Minimalism A to Z: A Is for Authenticity

authenticity

“The privilege of a lifetime is to become who you truly are.”

– C.G. Jung

Today’s post about authenticity is the first in my new series, Minimalism A to Z. If there’s a particular topic you’d like to have included in this series, please let me know either by emailing me or by posting in the comments below.

“We have to dare to be ourselves, however frightening or strange that self may prove to be.”

– May Sarton

Psychologists have found that living authentically is a cornerstone of mental health. People who score high on authenticity are more likely to have effective coping strategies instead of resorting to drugs or other self-destructive habits.

They report having satisfying relationships and have a strong sense of self-worth and purpose. People who live more authentically have more confidence in mastering challenges and are better at following through to meet their goals.

“Authenticity is a collection of choices that we have to make every day. It’s about the choice to show up and be real. The choice to be honest. The choice to let our true selves be seen.”

– Brené Brown

A couple of psychologists who extensively studied authenticity defined it as “the unimpeded operation of one’s true or core self in one’s daily enterprise.” Michael Kernis and Brian Goldman found four elements of authenticity:

  • Awareness of, and trust in, your feelings, desires and thoughts.
  • Unbiased processing.
  • Acting in accord with your values, preferences and needs instead of acting just to please others, obtain rewards or avoid punishments.
  • Valuing and achieving openness and truthfulness in your close relationships.

“One is often so busy doing life that it is easy to avoid evaluating whether you are putting your energy in the direction you value most.”

– Deborah Day

So, what does authenticity have to do with minimalism, anyway? Those psychologists didn’t mention any kind of limit on the amount of stuff you can own, did they?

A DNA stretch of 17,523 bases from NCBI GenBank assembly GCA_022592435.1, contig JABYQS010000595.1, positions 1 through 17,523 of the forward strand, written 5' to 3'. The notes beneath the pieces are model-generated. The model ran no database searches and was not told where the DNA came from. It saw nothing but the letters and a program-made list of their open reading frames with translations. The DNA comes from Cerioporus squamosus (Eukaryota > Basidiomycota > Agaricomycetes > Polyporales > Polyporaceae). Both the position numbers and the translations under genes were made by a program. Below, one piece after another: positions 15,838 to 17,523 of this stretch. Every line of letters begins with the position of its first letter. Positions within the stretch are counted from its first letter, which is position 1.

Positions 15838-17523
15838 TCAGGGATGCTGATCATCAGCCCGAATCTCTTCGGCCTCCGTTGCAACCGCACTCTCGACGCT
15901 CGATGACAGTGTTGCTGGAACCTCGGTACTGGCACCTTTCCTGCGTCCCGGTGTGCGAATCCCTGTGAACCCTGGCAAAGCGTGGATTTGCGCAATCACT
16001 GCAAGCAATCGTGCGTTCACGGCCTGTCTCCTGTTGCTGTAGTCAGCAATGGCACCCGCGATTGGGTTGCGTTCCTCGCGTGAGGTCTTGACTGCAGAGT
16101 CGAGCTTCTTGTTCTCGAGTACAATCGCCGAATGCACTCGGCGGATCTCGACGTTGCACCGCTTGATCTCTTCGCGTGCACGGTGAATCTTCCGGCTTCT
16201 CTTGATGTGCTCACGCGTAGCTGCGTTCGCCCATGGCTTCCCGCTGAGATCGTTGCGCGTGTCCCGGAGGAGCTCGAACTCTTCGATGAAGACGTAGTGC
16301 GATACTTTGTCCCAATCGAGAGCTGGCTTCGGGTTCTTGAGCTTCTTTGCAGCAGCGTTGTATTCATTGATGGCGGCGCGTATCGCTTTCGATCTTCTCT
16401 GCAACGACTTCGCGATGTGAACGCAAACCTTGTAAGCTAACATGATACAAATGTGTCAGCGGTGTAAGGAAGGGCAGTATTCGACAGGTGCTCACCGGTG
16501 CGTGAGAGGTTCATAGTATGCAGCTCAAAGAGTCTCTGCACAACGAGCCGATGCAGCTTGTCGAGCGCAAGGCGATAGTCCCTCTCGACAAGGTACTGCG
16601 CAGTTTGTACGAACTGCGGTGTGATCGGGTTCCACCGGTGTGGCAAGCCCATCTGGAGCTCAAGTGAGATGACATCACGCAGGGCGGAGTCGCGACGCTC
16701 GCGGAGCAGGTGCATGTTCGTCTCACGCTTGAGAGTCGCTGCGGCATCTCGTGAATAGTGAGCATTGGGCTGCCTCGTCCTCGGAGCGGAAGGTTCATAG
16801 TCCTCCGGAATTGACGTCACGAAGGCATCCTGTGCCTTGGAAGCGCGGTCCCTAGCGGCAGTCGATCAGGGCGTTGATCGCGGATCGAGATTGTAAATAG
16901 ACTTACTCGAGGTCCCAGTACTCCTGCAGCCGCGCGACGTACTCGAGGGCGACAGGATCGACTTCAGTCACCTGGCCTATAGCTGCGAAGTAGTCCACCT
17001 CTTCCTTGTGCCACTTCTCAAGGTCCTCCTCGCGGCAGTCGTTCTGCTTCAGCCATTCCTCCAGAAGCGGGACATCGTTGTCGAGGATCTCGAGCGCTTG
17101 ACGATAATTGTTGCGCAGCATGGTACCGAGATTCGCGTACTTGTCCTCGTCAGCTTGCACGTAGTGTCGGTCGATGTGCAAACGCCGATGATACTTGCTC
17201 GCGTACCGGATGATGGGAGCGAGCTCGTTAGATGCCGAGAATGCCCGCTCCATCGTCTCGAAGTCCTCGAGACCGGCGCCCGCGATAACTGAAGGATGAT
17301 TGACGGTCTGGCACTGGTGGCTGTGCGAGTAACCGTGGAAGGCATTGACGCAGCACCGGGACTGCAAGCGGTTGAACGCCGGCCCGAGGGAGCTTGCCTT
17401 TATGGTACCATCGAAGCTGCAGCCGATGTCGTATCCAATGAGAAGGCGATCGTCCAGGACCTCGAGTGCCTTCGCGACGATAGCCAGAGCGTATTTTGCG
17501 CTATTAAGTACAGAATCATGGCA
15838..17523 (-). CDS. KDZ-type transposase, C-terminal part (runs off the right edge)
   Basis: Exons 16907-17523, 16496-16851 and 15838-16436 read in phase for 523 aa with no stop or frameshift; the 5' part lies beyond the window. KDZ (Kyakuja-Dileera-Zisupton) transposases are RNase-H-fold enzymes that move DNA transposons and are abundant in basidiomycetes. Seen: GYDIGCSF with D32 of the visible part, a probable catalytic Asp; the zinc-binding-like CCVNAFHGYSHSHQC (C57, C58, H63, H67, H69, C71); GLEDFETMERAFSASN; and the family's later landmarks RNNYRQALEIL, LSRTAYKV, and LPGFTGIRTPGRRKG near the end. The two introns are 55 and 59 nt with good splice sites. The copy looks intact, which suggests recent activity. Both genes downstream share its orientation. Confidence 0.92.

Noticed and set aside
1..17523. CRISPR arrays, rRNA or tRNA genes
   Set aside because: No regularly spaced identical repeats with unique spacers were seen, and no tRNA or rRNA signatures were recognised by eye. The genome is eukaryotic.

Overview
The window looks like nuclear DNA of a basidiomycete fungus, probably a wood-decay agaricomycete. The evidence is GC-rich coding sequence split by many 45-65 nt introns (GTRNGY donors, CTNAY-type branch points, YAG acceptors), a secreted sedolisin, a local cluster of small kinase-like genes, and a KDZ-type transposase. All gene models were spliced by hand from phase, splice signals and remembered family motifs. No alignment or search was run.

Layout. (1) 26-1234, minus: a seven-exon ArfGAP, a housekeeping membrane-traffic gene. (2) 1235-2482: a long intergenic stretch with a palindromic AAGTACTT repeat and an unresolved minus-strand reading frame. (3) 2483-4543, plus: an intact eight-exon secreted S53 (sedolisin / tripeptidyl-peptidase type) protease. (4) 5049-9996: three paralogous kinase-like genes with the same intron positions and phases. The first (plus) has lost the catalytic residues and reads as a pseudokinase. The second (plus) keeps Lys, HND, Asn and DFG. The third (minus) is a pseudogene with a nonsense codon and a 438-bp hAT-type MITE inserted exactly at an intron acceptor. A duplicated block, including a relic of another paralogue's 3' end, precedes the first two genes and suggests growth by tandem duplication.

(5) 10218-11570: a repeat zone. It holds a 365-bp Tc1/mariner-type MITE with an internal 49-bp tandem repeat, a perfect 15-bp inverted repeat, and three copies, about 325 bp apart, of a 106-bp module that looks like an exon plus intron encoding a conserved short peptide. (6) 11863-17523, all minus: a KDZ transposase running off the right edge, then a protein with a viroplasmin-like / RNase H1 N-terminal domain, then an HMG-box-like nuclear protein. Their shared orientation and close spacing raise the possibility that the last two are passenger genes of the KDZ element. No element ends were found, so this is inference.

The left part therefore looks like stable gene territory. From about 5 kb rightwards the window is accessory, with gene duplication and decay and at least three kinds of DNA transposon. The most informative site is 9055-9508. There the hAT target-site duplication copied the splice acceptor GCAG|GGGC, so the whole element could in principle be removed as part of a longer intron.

Nope. That’s because minimalism isn’t really about getting rid of all the extra stuff we own; decluttering is just a tool. At its core, minimalism is about living meaningful, fulfilling lives.

And to do that, we need to live authentically, spending our time on what’s most important to us. In other words, our daily lives should reflect our values and desires.

What tops the list of priorities for you? Health? Family? Friends? Integrity? Kindness? Religious Faith? Personal growth? Adventure?

When you have some quiet, uninterrupted time, sit down and make a list of your top 10 values. If you’re having trouble figuring out what your values are, check out What Are Your Values?List of ValuesCreating and Living by Your Own List of Values and 7 Steps to Discovering Your Personal Core Values.

“I also came to understand that our authenticity (or lack thereof) is made evident by the fruit that our life is bearing.”

– Christine Caine

Now, take some time to reflect on whether your lifestyle reflects the values you’ve identified as most important to you.

Perhaps you listed family as one of your top 10 values, but you work overtime to afford your luxury car. Maybe you said financial security is important, but you buy a lot of clothes and other stuff you don’t need. Or perhaps you identified kindness as a core value, but find yourself rushing around so much you don’t even notice when others need help.

If you find significant discrepancies between the values you’ve identified and your lifestyle, it’s time to re-evaluate your choices. Don’t expect perfection – after all, some of your top values may conflict with each other or reality may interfere with your plans.

For example, the need to keep your family warm, dry and fed may require you to work two jobs and have little time to spend with your children. Or your need for solitude has to take second fiddle to the needs of your elderly parents who just moved in with you.

Do the best you can for now and create a plan for meeting your goals in the long term. As you begin to live more authentically, you’ll find you worry less and appreciate more. You’ll feel freer and happier. More at peace with yourself and your choices.

Do you feel you’ve succeeded at living authentically? Is authenticity something you’re working on achieving? Have any insights or tips you’d like to share?

3 thoughts on “Minimalism A to Z: A Is for Authenticity

  1. I like the start to your new series, I have a hard time being around people who aren’t authentic. it doesn’t matter to me what you believe in or care about just express the real you.

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